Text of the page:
One of the things that concerns me as a paranormal investigator/afterlife researcher is how our work might make the living feel. I often worry the relatives of the spirits  with whom we communicate might feel our research is disrespectful.
After all, I'm not sure how I'd feel if someone told me they believed my beloved grandmother haunted popular paranormal "hotspot," and people came through there every week to poke and prod at her in an attempt to communicate. My wish for everyone I love would be that they'd moved on after death into whatever the next stage of the afterlife was for them instead of sticking around and haunting a dusty old building.

For many people, the paranormal is "entertainment." It's fun and fascinating to scare yourself in a spooky location certainly. But if ghosts are what we believe them to be - the spirits of people who once lived and walked the earth, then what right do we have to use them for entertainment purposes? For this reason, I dislike the term "ghost hunters." Unless you're a bounty hunter chasing down criminals, I don't think people should hunt souls. I feel the term implies a lack of care and compassion.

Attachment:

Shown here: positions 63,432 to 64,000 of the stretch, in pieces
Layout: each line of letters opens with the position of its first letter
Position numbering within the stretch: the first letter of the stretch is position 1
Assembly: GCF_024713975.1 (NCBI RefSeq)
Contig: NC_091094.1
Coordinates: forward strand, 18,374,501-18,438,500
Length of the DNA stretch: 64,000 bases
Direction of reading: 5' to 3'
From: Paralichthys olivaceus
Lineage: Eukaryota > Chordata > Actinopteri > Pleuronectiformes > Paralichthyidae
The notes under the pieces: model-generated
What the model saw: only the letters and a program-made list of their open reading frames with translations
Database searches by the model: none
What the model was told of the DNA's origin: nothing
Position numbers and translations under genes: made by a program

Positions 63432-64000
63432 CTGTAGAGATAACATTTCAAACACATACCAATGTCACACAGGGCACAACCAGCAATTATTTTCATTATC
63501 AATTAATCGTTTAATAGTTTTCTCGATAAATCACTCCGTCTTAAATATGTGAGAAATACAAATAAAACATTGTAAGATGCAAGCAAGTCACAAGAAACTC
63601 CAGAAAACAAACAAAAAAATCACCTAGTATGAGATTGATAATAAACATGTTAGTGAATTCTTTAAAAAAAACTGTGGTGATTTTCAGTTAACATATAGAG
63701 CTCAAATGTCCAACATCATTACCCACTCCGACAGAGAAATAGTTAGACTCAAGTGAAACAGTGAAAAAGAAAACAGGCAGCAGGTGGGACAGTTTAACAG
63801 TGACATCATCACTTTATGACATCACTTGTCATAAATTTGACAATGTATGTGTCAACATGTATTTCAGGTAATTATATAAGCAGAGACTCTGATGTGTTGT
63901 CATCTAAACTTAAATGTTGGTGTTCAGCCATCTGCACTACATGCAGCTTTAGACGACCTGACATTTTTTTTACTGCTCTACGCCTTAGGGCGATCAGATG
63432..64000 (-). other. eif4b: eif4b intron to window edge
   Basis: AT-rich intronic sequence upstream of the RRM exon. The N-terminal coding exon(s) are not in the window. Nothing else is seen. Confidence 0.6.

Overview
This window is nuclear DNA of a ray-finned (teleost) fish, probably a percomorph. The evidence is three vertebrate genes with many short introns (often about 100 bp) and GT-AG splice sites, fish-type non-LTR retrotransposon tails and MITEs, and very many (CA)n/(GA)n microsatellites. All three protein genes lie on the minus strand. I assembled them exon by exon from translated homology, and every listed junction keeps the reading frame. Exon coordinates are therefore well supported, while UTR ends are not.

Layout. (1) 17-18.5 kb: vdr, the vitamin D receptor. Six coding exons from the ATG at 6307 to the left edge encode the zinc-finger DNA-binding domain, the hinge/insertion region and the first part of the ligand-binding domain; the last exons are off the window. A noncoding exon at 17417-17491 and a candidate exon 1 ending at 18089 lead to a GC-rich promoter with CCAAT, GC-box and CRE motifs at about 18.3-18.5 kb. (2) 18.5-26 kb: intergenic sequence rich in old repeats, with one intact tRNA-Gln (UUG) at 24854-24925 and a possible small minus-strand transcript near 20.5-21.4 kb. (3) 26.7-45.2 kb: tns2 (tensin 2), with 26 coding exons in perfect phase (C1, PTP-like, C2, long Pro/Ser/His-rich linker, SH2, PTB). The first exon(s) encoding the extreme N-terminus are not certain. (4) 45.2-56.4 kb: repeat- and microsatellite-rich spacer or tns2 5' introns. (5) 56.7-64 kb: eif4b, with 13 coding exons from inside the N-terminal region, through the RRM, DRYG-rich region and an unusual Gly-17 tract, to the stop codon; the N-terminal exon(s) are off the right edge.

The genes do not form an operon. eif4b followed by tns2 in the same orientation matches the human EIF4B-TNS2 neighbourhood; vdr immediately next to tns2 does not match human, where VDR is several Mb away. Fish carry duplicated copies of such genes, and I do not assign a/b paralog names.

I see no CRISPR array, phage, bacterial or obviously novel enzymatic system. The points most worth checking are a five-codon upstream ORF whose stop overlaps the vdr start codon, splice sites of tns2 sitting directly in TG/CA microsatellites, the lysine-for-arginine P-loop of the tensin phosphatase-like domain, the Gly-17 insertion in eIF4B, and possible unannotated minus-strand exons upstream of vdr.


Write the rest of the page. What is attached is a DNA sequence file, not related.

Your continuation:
It's one of the reasons SSPR remains very respectful in our research techniques. We don't believe in personally aggressive approaches to investigation. In short, we treat potential spirits the way we'd like to be treated. We don't shout, swear, or do what others refer to as "provoking," because it shows a lack of respect for the spirits, as well as for the loved ones they left behind. Instead, we engage the spirits. We attempt to establish meaningful communication.

It's how I hope someone would treat my grandmother should they encounter her somewhere - with a true desire to understand, communicate, and ultimately help resolve any issues that keep her from moving on to the next phase of her soul's path.